Teachers’ starting salaries will rise to £30k by 2022
The Government has announced a significant increase in teacher starting salaries over the next three years in a bid to attract and retain individuals to the profession.
The rise of up to £6,000 is equivalent to a 25 per cent increase but the education sector has been warned that funding will need to be found from existing budgets.
Announcing the move, education secretary Gavin Williamson said teachers should be in “no doubt that this government fully backs them in every stage of their career, starting with rewarding starting salaries”.
He continued: “I want the best talent to be drawn to the teaching profession and for schools to compete with biggest employers in the labour market and recruit the brightest and the best into teaching.”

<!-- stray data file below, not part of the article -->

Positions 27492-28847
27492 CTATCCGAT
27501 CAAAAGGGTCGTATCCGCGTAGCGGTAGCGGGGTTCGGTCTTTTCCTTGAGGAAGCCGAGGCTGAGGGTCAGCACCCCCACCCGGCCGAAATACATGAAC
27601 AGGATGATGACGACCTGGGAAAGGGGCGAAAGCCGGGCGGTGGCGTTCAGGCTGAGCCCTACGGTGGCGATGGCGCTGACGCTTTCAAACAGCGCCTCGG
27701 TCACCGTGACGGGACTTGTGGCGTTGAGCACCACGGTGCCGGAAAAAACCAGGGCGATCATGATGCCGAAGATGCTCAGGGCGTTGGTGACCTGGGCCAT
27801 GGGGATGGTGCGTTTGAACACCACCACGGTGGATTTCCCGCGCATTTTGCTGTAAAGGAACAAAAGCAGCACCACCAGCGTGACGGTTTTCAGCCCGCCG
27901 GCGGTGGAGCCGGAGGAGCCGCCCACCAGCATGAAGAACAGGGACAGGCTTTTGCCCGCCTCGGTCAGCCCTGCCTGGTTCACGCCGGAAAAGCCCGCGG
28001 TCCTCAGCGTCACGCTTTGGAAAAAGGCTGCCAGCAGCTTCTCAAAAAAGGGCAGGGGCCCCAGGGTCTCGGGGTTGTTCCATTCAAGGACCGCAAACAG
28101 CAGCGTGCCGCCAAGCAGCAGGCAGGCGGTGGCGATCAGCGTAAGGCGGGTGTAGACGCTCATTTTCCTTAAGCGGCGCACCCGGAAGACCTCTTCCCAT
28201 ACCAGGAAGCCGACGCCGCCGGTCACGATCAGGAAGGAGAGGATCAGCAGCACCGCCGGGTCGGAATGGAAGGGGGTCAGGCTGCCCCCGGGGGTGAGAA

The DfE has yet to provide detailed information on how the salary increase will affect individual school budgets, although analysts have estimated that it will cost around £130million per year.
The minimum salary increases on the main pay scale will be incremental, until the new starting pay grade reaches £30,000 in 2022.
However, as almost a quarter of current teachers are paid less than £30,000 a year, schools will face a much higher salary bill.
Jon Andrews, director at the Education Policy Institute think tank, said that whilst the DFE’s announcement represented a “much-needed policy shift”, schools will be “mindful this creates an increased cost pressure on their budgets that will erode some of the increases” – referring to the additional £1.5 billion per year being provided to schools to cover the rise in employer pension costs.